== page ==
“As mass detentions and surveillance dominate the lives of China’s Uyghurs and Kazakhs, a woman struggles to free herself.”
In Raffi Khatchadourian’s New Yorker profile, N.K. Jemisin recounts the racism she witnessed as a child in Alabama in the ’80s, as well as racism — editorial and otherwise that she has lived through in her career.
The secret world of the flavor factory: the consumption of food flavorings is one of the modern era’s most profound collective acts of submission to illusion.
Colonel James S. Ketchum oversaw years of research into new methods of chemical warfare—which included testing on U.S. soldiers:
“Today, Ketchum is eighty-one years old, and the facility where he worked, Edgewood Arsenal, is a crumbling assemblage of buildings attached to a military proving ground on the Chesapeake Bay. The arsenal’s records are boxed and dusting over in the National Archives. Military doctors who helped conduct the experiments have long since moved on, or passed away, and the soldiers who served as their test subjects—in all, nearly five thousand of them—are scattered throughout the country, if they are still alive. Within the Army, and in the world of medical research, the secret clinical trials are a faint memory. But for some of the surviving test subjects, and for the doctors who tested them, what happened at Edgewood remains deeply unresolved. Were the human experiments there a Dachau-like horror, or were they sound and necessary science? As veterans of the tests have come forward, their unanswered questions have slowly gathered into a kind of historical undertow, and Ketchum, more than anyone else, has been caught in its pull. In 2006, he self-published a memoir, ‘Chemical Warfare: Secrets Almost Forgotten,’ which defended the research. Next year, a class-action lawsuit brought against the federal government by former test subjects will go to trial, and Ketchum is expected to be the star witness.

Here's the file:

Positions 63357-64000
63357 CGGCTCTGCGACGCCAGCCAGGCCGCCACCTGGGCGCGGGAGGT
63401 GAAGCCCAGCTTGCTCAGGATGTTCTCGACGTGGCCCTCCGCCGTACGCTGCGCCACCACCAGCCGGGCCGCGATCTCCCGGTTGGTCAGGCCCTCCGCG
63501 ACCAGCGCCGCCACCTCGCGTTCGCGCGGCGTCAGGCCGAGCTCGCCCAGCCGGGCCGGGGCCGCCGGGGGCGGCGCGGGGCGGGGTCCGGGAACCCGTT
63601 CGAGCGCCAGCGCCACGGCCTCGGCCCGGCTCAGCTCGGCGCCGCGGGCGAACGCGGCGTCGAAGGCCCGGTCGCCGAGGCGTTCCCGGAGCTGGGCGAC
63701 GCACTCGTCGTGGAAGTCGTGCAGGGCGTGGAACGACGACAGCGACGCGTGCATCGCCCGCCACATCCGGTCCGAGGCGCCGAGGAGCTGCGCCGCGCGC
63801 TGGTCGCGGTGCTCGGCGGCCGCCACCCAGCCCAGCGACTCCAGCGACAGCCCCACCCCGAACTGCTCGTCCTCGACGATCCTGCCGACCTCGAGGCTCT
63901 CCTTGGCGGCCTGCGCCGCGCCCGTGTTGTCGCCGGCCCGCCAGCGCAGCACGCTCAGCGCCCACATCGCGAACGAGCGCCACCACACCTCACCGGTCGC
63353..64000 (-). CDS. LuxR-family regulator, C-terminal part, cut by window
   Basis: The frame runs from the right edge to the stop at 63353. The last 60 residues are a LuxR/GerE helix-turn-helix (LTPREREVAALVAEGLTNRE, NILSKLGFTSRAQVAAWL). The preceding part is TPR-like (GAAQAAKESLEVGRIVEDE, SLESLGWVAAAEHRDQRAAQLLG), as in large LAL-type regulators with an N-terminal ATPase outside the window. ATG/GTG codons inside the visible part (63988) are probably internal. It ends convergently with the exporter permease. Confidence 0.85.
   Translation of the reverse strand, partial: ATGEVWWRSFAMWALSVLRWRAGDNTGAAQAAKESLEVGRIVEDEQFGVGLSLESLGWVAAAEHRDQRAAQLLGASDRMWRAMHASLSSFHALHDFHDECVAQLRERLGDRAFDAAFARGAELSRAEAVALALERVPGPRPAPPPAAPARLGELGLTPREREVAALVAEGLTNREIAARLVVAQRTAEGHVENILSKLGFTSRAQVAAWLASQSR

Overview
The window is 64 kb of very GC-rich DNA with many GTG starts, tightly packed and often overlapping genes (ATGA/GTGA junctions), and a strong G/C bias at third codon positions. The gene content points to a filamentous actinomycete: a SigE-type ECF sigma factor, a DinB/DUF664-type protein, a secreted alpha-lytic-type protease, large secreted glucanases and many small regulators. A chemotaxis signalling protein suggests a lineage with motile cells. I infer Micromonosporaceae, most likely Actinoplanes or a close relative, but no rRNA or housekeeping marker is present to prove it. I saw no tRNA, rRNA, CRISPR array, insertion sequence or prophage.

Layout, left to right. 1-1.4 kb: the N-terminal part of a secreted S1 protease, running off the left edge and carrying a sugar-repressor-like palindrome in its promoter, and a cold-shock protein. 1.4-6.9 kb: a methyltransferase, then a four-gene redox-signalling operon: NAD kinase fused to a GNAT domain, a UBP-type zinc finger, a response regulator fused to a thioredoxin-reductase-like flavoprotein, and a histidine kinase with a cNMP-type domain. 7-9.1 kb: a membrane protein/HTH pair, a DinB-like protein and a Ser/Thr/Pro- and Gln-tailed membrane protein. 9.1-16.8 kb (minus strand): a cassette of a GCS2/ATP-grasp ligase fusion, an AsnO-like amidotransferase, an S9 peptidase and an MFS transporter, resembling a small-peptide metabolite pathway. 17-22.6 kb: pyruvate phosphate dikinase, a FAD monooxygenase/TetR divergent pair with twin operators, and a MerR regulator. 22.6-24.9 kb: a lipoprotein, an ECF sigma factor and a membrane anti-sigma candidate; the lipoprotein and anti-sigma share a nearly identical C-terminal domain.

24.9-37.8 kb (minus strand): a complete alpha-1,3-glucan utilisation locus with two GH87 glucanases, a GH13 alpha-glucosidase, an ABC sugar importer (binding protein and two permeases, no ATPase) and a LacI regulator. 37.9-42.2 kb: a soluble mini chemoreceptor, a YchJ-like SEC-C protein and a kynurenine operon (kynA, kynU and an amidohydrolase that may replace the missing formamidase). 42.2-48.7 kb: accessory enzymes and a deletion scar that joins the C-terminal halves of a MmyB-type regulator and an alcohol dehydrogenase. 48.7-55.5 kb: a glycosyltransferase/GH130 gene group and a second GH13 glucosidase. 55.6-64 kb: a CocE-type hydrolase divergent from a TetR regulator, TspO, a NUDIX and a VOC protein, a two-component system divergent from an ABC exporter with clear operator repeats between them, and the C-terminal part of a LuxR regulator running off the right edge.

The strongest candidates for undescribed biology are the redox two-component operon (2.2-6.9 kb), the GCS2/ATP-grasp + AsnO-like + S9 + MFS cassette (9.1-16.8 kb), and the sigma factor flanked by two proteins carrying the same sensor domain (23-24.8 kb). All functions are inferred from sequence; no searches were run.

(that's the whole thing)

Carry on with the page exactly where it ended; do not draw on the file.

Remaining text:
“The lawsuit’s argument is in line with broader criticisms of Edgewood: that, whether out of military urgency or scientific dabbling, the Army recklessly endangered the lives of its soldiers—naïve men, mostly, who were deceived or pressured into submitting to the risky experiments. The drugs under review ranged from tear gas and LSD to highly lethal nerve agents, like VX, a substance developed at Edgewood and, later, sought by Saddam Hussein. Ketchum’s specialty was a family of molecules that block a key neurotransmitter, causing delirium. The drugs were known mainly by Army codes, with their true formulas classified. The soldiers were never told what they were given, or what the specific effects might be, and the Army made no effort to track how they did afterward. Edgewood’s most extreme critics raise the spectre of mass injury—a hidden American tragedy.”
WikiLeaks and Julian Assange’s mission for total transparency. “Assange is an international trafficker, of sorts. He and his colleagues collect documents and imagery that governments and other institutions regard as confidential and publish them on a Web site called WikiLeaks.org. Since it went online, three and a half years ago, the site has published an extensive catalogue of secret material, ranging from the Standard Operating Procedures at Camp Delta, in Guantanamo Bay, and the ‘Climategate’ e-mails from the University of East Anglia, in England, to the contents of Sarah Palin’s private Yahoo account. The catalogue is especially remarkable because WikiLeaks is not quite an organization; it is better described as a media insurgency. It has no paid staff, no copiers, no desks, no office. Assange does not even have a home.”